Combine Layers

Let's draw an architecture diagram:

Components Diagram

Notice that dependencies' direction is towards the domain. It means that outmost layers depend on inmost and never otherwise.

Why divide code in such a way?

  • The most important code (the domain) can be transferred from one project to another without modifications since it doesn't depend on anything.
  • If the UI is changed (e.g. we change canvas to svg) we will only need to replace UI adapters and nothing else.
  • It's more convenient to split the application in packages that can be deployed independently.

Okay, we designed the app. Let's set up the environment.

Setting Up the Environment and DI

For initial setup, I used createapp.dev.

All the configs and settings you can find in the project repo on GitHub.

For setting up the dependency injection (DI), we will use wessberg/DI as a DI-container and wessberg/di-compiler to resolve all the dependencies at compile-time.

Let's add DI configs in webpack.config.js:

// webpack.config.js

const { di } = require("@wessberg/di-compiler");

// …

rules: [
  {
    test: /\.ts$/,
    use: [
      {
        loader: "ts-loader",
        options: {
          getCustomTransformers: (program) => di({ program }),
        },
      },
    ],
  },
],

// …
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The custom di transformer replaces interfaces with according class instances. In the future, we will explicitly define which class should implement a particular interface.

Then, create the container itself:

// `src/composition/core.ts`

import { DIContainer } from "@wessberg/di";
export const container = new DIContainer();
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The container object will be used for interface registrations.

Writing Domain Layer

As we remember, the l-system module generates L-System characters using specific rules.

First, we will define a public API of this module, then implement it, and finally, register the module in the DI container.

Defining Public API

We create an interface SystemBuilder. This interface will be the entry point to this module:

// src/l-system/types.ts

export type SystemSettings = {
  rules: RuleSet;
  initiator: Axiom;
  iterations: IterationsCount;
};

export interface SystemBuilder {
  build(settings: SystemSettings): Expression;
}
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All the modules that somehow use L-Systems will depend on the SystemBuilder interface and only on it. I will explain the reasons why a bit later 🙂

The Axiom, RuleSet, IterationsCount, and Expression types are type-aliases that describe module entities and rules:

  • Axiom, is a starting character of an L-System;
  • RuleSet, is a set of rules that describe characters transformation;
  • IterationsCount, how many times we need to transform characters;
  • Expression, is the final string of characters.

We make all these types globally accessible via type annotations:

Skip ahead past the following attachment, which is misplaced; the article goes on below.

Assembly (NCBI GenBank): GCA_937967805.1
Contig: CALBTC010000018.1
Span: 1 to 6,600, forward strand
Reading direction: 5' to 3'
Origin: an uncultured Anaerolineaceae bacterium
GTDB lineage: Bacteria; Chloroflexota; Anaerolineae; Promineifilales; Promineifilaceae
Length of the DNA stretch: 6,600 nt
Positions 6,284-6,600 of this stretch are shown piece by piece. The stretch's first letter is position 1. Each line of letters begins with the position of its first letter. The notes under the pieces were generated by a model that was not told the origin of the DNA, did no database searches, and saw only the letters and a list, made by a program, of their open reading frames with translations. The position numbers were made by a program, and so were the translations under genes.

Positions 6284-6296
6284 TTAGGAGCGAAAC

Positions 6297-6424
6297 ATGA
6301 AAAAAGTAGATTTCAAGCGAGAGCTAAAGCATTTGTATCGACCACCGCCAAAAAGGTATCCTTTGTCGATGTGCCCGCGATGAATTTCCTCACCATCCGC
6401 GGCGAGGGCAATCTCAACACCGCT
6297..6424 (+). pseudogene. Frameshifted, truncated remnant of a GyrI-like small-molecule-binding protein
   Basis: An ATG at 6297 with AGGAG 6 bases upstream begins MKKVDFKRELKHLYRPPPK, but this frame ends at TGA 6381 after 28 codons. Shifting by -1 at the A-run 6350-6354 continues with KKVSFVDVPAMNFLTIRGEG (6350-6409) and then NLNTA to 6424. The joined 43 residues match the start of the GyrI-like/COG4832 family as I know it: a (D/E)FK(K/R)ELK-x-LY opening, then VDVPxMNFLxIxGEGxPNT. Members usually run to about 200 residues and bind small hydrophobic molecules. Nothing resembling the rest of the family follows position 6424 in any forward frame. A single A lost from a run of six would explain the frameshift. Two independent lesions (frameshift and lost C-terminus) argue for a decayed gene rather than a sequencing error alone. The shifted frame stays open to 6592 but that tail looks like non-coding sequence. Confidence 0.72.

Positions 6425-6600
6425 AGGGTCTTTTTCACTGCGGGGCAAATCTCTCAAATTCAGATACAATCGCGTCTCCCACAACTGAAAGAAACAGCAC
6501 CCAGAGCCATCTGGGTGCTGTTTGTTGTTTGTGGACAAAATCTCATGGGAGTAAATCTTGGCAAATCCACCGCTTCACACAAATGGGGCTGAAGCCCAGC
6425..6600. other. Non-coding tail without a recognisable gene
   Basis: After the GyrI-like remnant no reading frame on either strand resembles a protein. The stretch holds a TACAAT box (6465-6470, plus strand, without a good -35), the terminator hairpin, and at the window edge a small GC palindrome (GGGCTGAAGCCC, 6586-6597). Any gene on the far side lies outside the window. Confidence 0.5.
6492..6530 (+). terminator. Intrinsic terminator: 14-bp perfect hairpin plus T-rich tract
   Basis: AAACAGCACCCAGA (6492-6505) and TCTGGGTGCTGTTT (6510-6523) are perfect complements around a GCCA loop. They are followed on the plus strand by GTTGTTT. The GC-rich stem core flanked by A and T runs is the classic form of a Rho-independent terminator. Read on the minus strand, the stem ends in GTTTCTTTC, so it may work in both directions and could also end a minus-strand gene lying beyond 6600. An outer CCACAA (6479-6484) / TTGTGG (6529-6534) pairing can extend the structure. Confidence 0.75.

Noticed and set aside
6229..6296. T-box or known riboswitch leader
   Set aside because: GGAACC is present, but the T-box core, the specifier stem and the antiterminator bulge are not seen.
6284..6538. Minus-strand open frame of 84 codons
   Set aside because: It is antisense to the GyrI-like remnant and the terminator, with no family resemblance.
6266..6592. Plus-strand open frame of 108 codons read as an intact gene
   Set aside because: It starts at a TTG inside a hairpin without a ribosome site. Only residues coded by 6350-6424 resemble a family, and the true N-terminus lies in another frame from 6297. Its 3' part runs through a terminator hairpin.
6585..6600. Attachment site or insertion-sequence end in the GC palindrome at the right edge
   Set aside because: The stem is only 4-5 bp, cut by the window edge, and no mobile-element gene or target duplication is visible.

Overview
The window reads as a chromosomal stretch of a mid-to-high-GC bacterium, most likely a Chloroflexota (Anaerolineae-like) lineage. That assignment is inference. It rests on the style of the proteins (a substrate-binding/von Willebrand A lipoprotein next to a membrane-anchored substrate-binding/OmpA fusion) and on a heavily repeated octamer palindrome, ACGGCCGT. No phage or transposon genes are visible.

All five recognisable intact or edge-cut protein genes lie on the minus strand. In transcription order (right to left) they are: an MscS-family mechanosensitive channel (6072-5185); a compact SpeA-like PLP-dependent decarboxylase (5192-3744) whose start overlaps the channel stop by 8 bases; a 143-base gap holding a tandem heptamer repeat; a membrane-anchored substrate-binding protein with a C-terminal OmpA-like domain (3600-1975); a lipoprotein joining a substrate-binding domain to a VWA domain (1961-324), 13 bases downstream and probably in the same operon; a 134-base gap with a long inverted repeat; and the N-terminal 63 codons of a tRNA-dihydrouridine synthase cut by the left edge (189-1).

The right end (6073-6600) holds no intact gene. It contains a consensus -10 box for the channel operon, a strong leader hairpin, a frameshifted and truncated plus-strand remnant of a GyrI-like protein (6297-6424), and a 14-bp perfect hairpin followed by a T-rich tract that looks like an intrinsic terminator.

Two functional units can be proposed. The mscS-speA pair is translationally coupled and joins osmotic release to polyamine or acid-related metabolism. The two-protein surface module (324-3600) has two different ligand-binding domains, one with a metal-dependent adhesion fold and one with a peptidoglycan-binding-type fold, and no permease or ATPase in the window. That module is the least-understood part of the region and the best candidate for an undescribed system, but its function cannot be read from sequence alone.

// typings/l-system.d.ts

type Combined<TCharacter> = TCharacter;
type Transformed<TExpression> = TExpression;

type Character = string;
type Variable = Character;
type Constant = Character;

type Expression = Combined<Variable | Constant>;
type RuleSet = Record<Expression, Transformed<Expression>>;

type Axiom = Variable;
type SystemState = Expression;
type IterationsCount = number;
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Now, we can start implementing the logic.

SystemBuilder Implementation

For implementation, we will create a class:

// src/l-system/implementation.ts

import { SystemBuilder, SystemSettings } from "./types";

export class Builder implements SystemBuilder {
  public build(settings: SystemSettings): Expression {
    // …
  }
}
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When creating a class, we define that it implements SystemBuilder. The implements keyword tells a compiler to make sure that the class contains all the public methods and properties defined in the interface.

An interface is a behavior contract. It describes how this module can be used. It guarantees that a module has defined methods and properties.

Other modules don't need to know the implementation details. They only need to be sure that they can call SystemBuilder.build and get the result.

The interface becomes the only input that an external world can communicate to the module:

Component diagram: input on the top

This makes the code less coupled, and hence more replaceable.

Let's get back to the implementation. To create the Pythagoras tree we're going to need:

  • 2 variables: "0" и "1";
  • 2 constants: [ и ];
  • an axiom (initial character): "0";
  • and transformation rules: "1" → "11", "0" → "1[0]0".

So we expect that starting character "0" will be transforming into:

  • 1st iteration: "1[0]0";
  • then: "11[1[0]0]1[0]0";
  • then: "1111[11[1[0]0]1[0]0]11[1[0]0]1[0]0";
  • and so on...